Perspectives in Translation

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Bible Gateway and The Gospel Coalition have teamed up to host a discussion of English Bible translation. We have convened a team of world-class scholars representing different versions of the English Bible who will address specific passages from the Old and New Testaments and answer questions about the translation process.

We hope that by pulling back the curtain on translation, this discussion will help readers understand their Bibles more clearly and learn to love God's Word more deeply. And we pray that careful attention to Scripture will excite readers to behold God's glory as he has revealed himself to us in our own language.

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What Difference Does It Make if We Capitalize ‘Son’ in Psalm 2? James M. Hamilton Jr.

Posted in Old Testament by James M. Hamilton Jr. on December 16th, 2010

Moderator’s note: The relationship between Jesus Christ and the Old Testament raises a host of interpretive questions. Preachers must decide how or even if Old Testament passages point forward to the new covenant. Translators face a similar challenge, but they can’t explain or equivocate. They must decide and stand behind their choice with the confidence of speaking authoritatively through God’s Word. When, for example, translators capitalize pronouns in the Old Testament, they identify the referent as God. The case of Psalm 2 proves particularly vexing. New Testament writers quote Psalm 2:7 several times (Acts 13:33; Heb. 1:5, 5:5) with explicit reference to Jesus. Does that mean, then, that translators should capitalize ‘son’ to solidify the connection to Jesus for readers? Let’s hear from the panel of scholars.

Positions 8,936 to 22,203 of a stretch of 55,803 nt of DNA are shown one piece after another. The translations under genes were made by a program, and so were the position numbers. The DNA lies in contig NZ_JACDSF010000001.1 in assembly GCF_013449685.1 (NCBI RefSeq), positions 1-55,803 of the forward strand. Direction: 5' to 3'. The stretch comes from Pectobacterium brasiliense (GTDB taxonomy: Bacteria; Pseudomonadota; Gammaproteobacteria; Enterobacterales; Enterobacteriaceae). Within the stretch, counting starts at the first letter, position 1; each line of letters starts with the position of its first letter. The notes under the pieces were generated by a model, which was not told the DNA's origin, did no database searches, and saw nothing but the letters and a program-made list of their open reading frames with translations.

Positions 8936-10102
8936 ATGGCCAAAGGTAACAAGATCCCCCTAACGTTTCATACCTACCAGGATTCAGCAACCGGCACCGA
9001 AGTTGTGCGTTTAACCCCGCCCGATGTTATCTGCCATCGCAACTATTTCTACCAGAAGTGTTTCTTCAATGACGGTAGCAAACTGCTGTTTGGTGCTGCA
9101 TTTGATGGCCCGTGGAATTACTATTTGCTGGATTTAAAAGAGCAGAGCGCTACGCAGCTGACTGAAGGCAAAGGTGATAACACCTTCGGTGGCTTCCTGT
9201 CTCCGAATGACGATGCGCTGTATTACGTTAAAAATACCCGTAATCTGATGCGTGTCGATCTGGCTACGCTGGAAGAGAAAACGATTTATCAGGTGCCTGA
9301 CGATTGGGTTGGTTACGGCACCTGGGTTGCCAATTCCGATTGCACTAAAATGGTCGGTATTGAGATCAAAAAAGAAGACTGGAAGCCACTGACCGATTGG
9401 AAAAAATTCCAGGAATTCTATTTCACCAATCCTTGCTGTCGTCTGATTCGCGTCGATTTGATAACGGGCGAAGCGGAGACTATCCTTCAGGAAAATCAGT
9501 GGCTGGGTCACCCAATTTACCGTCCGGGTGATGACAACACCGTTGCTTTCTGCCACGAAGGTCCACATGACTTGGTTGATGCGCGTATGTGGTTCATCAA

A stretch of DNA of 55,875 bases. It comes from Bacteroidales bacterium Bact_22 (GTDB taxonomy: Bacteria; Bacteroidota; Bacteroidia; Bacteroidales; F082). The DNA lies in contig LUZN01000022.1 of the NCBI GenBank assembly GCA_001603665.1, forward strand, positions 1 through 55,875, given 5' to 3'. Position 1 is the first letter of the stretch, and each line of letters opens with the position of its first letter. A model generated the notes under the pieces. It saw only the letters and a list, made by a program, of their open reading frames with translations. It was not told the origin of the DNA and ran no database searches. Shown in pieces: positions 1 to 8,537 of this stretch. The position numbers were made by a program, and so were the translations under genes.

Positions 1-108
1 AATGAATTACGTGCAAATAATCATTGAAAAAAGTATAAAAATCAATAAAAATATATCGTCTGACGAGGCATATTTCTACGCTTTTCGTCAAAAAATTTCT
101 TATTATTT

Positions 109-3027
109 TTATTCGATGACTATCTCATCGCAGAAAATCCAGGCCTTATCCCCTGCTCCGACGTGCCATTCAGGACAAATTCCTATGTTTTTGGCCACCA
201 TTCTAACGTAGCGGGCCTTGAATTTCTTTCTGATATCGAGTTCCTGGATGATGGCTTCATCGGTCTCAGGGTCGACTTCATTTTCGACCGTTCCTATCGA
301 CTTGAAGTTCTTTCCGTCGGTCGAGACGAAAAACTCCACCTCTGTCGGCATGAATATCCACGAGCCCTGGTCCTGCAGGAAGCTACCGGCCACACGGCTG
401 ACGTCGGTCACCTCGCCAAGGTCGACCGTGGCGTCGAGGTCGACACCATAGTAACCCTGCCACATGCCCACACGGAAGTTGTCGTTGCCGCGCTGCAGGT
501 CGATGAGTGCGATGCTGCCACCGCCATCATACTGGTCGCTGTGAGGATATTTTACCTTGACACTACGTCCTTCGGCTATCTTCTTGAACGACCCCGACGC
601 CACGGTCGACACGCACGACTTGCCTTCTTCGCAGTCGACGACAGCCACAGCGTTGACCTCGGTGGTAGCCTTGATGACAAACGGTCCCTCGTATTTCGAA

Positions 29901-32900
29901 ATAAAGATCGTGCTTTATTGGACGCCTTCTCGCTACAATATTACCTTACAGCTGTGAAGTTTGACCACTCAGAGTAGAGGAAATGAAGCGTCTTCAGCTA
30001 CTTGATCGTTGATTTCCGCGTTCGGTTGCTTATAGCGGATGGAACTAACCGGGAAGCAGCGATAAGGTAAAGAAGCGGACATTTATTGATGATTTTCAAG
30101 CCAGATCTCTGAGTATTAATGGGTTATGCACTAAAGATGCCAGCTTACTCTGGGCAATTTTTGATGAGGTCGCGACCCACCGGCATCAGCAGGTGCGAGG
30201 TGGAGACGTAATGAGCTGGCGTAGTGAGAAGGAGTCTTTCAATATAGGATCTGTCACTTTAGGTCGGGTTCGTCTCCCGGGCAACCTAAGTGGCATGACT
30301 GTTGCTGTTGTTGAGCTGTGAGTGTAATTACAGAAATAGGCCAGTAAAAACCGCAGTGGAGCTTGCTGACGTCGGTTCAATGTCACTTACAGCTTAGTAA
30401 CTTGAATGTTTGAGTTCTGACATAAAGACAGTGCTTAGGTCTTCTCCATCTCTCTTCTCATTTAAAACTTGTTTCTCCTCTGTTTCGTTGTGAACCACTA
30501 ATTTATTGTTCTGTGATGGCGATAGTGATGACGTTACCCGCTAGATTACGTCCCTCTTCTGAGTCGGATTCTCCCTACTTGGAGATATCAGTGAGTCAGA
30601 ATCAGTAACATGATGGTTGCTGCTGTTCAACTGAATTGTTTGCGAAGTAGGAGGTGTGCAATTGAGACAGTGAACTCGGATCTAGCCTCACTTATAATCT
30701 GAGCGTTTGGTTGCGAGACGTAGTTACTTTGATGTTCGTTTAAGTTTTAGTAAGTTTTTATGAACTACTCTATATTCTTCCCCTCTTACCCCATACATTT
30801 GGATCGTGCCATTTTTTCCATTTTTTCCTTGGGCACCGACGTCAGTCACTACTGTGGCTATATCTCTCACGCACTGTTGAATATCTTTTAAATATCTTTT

Question: What difference does it make if we capitalize son in Psalm 2?

The promises to David from 2 Samuel 7:4–17 are clearly in view in Psalm 2, especially in verses 5–12. In 1 Kings 2:1–4 and several other passages these promises are specifically applied to Solomon. These promises are also significant in the accounts of kings such as Hezekiah and Josiah. There is a sense, then, in which the promises apply to the line of kings that descends from David. This line culminates in Jesus, in whom the promises are ultimately fulfilled.

The problem with capitalizing son in Psalm 2:7 is that it cuts straight from from 2 Samuel 7 to Jesus. It’s great to get to Jesus, but the short cut keeps readers from seeing the typological development that grows and deepens through the accounts of the sons of David. This can keep us from understanding what Jesus meant when he declared that one greater than Solomon had arrived (cf. Matt 12:42).

So capitalizing son in Psalm 2:7 gets the termination point right, but it can keep us from feeling the buildup of the development that swells and plunges between David and Jesus.

James M. Hamilton Jr. is associate professor of biblical theology at The Southern Baptist Theological Seminary in Louisville, Kentucky. He also serves as preaching pastor at Kenwood Baptist Church.

This entry was posted by James M. Hamilton Jr. and is filed under Old Testament.